Box 3.1
INTERSTATE ALERTS

The interstate alerts system is used by child protection agencies in all States and Territories and New Zealand. The purpose of the system is to assist in locating a family or child where child protection concerns exist. This includes where an agency is conducting an investigation or where a protection order.

A State or Territory, or New Zealand, will put out an alert indicating:

  • details of the child or young person that is the subject of the alert, including name, Date of Birth, last known address and names of family members who they may be travelling with
  • parent/carer details
  • details on the current concern in relation to the child, and the current involvement of the Department with the child
  • whether there are relevant child protection orders or applications
  • any safety issues for workers, or whether the police should be alerted if the family is found.

State and Territory agencies receive alerts via email. They do not actively search for the child in the alert, but will report back to originating agency.

Source: Alerts guidelines and State and Territory consultations

Location information from Commonwealth agencies could also be used by child protection agencies for:

  • locating parents to inform them of orders taken out
  • locating parents or relatives to inform them about the wellbeing of their child (for example, if a child is seriously ill)
  • locating relatives when determining care arrangements, especially in cases where a relative's name is known but not their location.

Other personal information

In addition to information on location, other types of personal information that child protection agencies would find valuable include:

  • details on Aboriginality
  • information on dependents of a parent (number and age of children)
  • information on care or custody arrangements.

Changes in circumstances

Indicators of changes in circumstances for families are also valuable for child protection agencies. These indicators may be useful in assessing a report or in a formal investigation. Indicators include:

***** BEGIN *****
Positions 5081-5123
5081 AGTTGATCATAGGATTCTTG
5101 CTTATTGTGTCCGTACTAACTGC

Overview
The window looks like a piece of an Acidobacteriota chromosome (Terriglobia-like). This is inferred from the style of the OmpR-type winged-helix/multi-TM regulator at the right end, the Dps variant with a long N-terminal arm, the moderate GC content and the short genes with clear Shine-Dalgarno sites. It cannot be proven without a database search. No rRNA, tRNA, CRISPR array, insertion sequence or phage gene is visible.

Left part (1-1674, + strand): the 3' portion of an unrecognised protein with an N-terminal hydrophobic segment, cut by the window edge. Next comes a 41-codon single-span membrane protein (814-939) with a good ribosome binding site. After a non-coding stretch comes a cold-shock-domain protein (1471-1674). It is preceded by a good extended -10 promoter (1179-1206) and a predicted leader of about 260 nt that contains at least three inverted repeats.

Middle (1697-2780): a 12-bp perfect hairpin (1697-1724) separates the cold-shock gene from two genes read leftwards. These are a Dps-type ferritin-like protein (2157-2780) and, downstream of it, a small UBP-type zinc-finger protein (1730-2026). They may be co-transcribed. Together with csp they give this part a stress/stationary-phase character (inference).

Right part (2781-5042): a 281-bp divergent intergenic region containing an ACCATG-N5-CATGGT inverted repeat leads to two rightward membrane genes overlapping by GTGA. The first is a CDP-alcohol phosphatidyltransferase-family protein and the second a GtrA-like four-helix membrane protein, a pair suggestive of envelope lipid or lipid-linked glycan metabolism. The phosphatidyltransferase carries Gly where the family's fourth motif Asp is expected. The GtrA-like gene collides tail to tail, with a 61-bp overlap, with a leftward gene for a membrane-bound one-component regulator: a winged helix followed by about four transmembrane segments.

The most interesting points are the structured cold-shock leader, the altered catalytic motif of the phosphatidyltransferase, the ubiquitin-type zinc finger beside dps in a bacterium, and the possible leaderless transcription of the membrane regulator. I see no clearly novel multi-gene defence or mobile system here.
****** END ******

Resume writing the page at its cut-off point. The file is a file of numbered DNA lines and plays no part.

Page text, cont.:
• new parenting arrangements, such as remarriage or a new de facto relationship
  • new care arrangements or living arrangements for a child (such as changes in custody or where a child has left home and is not living with a parent or relative)
  • the birth or death of a child, or the death of a parent or caregiver.

Perceived vulnerability or risk

The third type of information sought by child protection agencies is information from professionals within Commonwealth agencies about perceived vulnerability or risk for a child. The two groups identified by child protection agencies in this context are Centrelink social workers and Family Court Counsellors.

3.3 Relevant information held by Commonwealth agencies

At the start of this study, Centrelink and the CSA were identified as the most relevant Commonwealth agencies for information sharing on child protection matters. The Family Court was subsequently identified as another relevant agency. The following sections map out the types of information collected by Centrelink, the CSA and the Family Court.

Centrelink

Administrative data

Administrative data are information that assists in the administration of a program or payment. Centrelink manages a large administrative data set across the numerous programs assistance schemes that it administers.

The relevant Centrelink data set for child protection purposes is that collected by the Family Assistance Office. This data set includes 10 generic categories of data for each adult in the database. These are set out in Table 3.1. Centrelink provided this list of generic categories of data to this study as an indication of information they hold in their data set. Centrelink do, however, want to emphasize that they are not the primary collection agency for all of these data items, and therefore would not necessarily be the best agency to seek the information from in the first instance (for example, residency information is collected by the Department of Immigration and Citizenship, tax details are collected by the ATO).

Recipients of payments are obliged to report changes in these details to Centrelink within 14 days.

Table 3.1
TEN ADMINISTRATIVE DATA CATEGORIES COLLECTED FOR FAMILY ASSISTANCE OFFICE CUSTOMERS
Question category Type of information collected
Contact requirements How the customer wants to handle Centrelink and Family Assistance Office contacts, if any special contact requirements are needed, arrangements for other people to enquire/act on the customer's behalf, and which CSC the customer prefers dealing with
Personal details A customer's other names (names the customer is currently, or has previously been known by and/or used, apart from their legal name) The customer's Aboriginal and/or Torres Strait Islander or Australian South Sea Islander origin.

The customer's marital status and partner details are collected.

Generally for their current circumstances, but for some payment types previous partner information can be collected also.